By Olivia Lee, Assistant Professor, International Arctic Research Center, University of Alaska Fairbanks and
Finn Danielsen, Lead of the UArctic Thematic Network on Collaborative Resource Management, Dr.Scient., Nordisk Fond for Miljø og Udvikling
In collaboration with Hiroyuki Enomoto, Lene K. Holm, Mark Nuttall, Martin Enghoff and Natsuhiko Otsuka
The distribution of life on Earth is experiencing dramatic effects from the most rapid climate-driven change in 25,000 years. As local environments face the effects of climate change, we see many species move up mountains, deeper into seas, and towards the poles. This impacts economies, human well-being, governance, ecosystems, and even the climate itself.
We need a shorter response time from observing to action to keep up with the rapid redistribution of species in the Arctic. One solution is adaptive governance of the natural resources. This requires cross-weaving of knowledge and sharing experiences from indigenous, industry, community-based, and academic perspectives. The recently established UArctic Thematic Network on Collaborative Resource Management mobilizes education and research institutions to increase the number of Arctic resource managers and scientists who can use participatory approaches to natural resource management and monitoring in practice.
Our efforts build on what we learned from an experience exchange workshop at Hokkaido University in June 2019 that brought together community-based monitoring practitioners, researchers, and natural resource managers. The diverse perspectives from experiences across the Arctic and sub-Arctic, including USA, Canada, Russia, Greenland and Japan, revealed a shared appreciation: we need to improve the capacity of resource users, scientists and government resource managers in co-producing knowledge for adaptive management.
One example of an important approach was the model from the Nunavut Wildlife Management Board (NWMB). In addition to supporting training for local participation in community-based monitoring networks, the NWMB uses information from community-based monitoring and scientific studies to make decisions on how to manage harvested species. Participants of the workshop shared other examples of co-producing indigenous, local and scientific knowledge to enhance the common pool of knowledge and improve management of resources. However, it was evident that in many Arctic regions community-based monitoring information did not always translate into local involvement in making decisions for resource management.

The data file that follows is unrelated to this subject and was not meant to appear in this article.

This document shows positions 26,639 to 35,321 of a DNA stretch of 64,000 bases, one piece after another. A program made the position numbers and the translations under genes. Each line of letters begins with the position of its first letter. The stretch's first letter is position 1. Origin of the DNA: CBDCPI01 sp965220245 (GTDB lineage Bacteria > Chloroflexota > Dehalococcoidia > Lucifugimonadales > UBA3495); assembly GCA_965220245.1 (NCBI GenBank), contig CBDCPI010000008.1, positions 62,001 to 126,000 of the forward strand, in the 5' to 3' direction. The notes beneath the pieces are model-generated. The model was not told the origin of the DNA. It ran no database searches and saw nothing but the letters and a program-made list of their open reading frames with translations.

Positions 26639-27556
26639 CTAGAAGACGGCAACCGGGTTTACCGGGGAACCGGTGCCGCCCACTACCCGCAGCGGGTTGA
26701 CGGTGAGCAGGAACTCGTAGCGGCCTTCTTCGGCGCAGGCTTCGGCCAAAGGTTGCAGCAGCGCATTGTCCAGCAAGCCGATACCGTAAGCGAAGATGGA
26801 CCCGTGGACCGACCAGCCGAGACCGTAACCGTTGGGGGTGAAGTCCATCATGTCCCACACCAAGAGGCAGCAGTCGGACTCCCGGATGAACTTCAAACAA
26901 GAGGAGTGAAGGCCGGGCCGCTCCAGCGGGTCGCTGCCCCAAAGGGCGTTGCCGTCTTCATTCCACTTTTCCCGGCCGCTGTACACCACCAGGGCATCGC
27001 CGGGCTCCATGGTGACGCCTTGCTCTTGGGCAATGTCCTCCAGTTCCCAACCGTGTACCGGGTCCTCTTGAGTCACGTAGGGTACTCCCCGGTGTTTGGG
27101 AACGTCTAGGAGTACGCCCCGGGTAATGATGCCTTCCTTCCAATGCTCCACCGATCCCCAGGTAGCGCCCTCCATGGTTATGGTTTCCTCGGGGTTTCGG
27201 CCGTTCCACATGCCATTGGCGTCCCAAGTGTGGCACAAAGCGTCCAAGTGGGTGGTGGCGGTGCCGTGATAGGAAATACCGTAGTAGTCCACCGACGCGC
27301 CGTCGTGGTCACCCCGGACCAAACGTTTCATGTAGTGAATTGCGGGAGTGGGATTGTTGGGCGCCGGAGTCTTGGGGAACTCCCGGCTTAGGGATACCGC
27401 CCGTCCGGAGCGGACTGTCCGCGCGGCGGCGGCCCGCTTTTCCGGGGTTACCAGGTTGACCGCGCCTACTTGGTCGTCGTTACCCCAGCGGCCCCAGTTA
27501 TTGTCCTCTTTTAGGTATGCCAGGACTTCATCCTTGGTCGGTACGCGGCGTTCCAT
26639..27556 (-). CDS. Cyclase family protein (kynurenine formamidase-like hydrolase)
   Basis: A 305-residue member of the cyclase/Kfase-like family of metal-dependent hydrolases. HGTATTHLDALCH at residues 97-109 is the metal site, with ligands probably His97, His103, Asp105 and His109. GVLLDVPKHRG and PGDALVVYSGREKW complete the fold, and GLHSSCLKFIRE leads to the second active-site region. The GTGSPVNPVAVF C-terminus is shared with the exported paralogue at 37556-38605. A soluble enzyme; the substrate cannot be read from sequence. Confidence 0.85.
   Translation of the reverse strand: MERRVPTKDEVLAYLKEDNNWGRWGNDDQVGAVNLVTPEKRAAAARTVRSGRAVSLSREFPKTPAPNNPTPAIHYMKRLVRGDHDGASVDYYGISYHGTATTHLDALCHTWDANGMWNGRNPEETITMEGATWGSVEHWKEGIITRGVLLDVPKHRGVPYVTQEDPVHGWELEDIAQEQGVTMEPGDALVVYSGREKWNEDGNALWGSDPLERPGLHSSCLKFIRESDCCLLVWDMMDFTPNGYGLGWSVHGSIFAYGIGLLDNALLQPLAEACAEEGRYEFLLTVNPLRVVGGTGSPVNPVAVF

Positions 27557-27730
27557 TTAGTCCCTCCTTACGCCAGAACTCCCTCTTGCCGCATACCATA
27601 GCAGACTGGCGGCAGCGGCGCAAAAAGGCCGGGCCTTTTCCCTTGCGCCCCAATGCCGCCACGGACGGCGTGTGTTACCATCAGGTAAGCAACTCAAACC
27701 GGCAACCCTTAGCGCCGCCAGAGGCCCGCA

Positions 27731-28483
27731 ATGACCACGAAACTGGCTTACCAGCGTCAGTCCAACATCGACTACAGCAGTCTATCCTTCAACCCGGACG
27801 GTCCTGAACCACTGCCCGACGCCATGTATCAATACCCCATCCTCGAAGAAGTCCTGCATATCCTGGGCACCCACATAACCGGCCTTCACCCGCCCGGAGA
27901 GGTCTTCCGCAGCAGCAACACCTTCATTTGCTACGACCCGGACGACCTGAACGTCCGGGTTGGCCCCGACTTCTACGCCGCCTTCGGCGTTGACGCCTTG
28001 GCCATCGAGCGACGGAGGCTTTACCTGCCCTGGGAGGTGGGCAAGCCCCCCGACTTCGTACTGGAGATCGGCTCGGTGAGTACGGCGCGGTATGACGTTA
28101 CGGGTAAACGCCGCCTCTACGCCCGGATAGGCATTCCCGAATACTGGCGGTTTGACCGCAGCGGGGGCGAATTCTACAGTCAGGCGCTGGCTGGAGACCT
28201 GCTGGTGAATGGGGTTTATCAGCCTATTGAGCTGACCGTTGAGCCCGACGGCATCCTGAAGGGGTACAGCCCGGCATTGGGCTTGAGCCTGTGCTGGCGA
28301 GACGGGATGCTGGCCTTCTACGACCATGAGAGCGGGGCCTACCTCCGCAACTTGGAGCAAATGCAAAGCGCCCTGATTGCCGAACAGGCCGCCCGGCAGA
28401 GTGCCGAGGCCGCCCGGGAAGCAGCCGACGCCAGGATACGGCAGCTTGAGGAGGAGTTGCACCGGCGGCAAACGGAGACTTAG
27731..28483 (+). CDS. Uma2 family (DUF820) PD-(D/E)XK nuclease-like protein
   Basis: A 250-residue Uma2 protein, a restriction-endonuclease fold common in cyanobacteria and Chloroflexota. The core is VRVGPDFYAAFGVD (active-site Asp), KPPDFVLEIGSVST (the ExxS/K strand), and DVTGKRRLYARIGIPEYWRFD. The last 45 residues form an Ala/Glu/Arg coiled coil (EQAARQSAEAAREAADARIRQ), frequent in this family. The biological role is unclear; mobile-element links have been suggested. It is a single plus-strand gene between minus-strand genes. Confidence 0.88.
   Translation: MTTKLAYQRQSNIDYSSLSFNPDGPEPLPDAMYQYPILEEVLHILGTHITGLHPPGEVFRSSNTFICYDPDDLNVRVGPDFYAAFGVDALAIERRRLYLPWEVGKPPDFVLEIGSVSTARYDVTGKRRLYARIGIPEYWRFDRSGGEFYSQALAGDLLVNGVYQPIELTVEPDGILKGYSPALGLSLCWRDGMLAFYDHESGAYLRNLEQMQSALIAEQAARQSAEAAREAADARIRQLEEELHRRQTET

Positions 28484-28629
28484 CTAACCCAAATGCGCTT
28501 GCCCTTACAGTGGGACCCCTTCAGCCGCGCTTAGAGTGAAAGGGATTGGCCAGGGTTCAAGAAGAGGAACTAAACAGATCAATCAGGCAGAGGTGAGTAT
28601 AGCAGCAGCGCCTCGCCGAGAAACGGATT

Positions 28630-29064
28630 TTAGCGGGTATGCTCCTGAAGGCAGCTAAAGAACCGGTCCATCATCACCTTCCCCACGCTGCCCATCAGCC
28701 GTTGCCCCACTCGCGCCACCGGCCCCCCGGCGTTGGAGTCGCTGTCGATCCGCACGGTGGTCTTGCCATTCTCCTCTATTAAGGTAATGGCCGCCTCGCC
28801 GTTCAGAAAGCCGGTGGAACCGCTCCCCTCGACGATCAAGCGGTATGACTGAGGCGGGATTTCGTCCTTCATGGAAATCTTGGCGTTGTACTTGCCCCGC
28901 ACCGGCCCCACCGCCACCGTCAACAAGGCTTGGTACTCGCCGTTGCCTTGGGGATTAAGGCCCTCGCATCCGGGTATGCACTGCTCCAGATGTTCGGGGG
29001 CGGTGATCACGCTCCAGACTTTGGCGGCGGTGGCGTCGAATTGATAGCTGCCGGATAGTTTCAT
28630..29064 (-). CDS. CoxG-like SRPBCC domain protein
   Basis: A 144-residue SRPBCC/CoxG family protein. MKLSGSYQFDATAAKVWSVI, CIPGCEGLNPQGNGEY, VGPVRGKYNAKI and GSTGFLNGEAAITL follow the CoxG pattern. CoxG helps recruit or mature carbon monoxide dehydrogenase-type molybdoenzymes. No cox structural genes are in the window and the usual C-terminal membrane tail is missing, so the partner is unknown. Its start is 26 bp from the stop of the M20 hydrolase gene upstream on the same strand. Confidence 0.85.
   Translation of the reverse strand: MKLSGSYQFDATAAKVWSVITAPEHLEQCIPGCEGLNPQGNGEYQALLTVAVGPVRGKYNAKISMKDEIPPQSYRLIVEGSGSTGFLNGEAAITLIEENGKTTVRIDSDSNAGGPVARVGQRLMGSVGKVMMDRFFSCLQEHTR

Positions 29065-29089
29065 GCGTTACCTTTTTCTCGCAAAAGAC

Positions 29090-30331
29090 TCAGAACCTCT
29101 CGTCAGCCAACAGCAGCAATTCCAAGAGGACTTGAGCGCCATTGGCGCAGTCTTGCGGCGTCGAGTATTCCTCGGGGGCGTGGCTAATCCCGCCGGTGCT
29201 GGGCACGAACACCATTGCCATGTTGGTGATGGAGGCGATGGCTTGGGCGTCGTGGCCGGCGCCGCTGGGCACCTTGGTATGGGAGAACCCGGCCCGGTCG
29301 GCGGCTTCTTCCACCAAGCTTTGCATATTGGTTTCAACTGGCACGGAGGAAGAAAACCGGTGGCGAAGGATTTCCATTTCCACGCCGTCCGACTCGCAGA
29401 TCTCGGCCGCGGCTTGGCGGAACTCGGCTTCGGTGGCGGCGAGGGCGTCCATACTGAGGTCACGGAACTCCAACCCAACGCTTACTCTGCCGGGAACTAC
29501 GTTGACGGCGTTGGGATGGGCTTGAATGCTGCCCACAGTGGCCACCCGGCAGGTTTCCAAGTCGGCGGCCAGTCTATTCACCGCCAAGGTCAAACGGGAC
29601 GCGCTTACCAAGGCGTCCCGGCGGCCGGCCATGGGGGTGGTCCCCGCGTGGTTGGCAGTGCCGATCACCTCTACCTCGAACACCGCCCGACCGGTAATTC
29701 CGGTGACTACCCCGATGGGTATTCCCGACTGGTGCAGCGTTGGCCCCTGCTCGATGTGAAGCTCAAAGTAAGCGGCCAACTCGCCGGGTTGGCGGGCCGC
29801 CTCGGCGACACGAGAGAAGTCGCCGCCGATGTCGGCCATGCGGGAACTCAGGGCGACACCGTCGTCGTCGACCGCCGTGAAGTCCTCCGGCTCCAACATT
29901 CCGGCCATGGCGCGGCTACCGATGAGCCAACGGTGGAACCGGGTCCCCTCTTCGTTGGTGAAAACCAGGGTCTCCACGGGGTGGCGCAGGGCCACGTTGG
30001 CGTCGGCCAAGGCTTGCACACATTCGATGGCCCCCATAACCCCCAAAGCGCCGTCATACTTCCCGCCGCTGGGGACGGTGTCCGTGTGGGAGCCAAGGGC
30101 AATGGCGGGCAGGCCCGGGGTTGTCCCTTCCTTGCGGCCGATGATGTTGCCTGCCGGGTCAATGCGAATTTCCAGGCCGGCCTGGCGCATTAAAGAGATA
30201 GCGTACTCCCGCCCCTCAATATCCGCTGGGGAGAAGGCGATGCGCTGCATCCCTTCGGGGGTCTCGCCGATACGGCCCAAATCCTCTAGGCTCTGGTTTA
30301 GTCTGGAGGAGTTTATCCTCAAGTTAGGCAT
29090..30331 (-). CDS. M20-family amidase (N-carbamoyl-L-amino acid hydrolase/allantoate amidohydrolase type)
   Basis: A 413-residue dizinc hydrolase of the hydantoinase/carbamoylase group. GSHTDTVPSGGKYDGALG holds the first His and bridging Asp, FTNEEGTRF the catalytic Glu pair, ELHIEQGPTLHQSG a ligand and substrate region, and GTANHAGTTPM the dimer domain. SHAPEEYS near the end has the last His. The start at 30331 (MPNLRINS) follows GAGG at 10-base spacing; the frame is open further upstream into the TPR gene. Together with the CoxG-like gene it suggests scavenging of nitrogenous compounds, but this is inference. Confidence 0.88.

To begin addressing the shortage of resource managers and scientists who can use participatory tools, and to transform community-based monitoring information into decision-making, we developed a course curriculum in collaborative resource management. We held an in-service course for government resource managers and scientists in Greenland in October 2019. The interest in attending the course was much larger than expected, and we only had capacity for 25 participants. They came from local government agencies in all five municipalities of Greenland as well as from three ministries, civil society organizations, and a research institute. The exercises in PISUNA-net, a searchable web-based database with fishers’ and hunters’ observations of living resources and their proposals for management actions, were considered especially helpful. The participants also supported offering the course again so their colleagues could attend.
As our Thematic Network continues to develop, we will seek partnerships across UArctic and beyond to support education and capacity development in participatory approaches that have real-world applications for managing natural resources in the rapidly changing climate – shortening the time from observing to decision-making in the Arctic.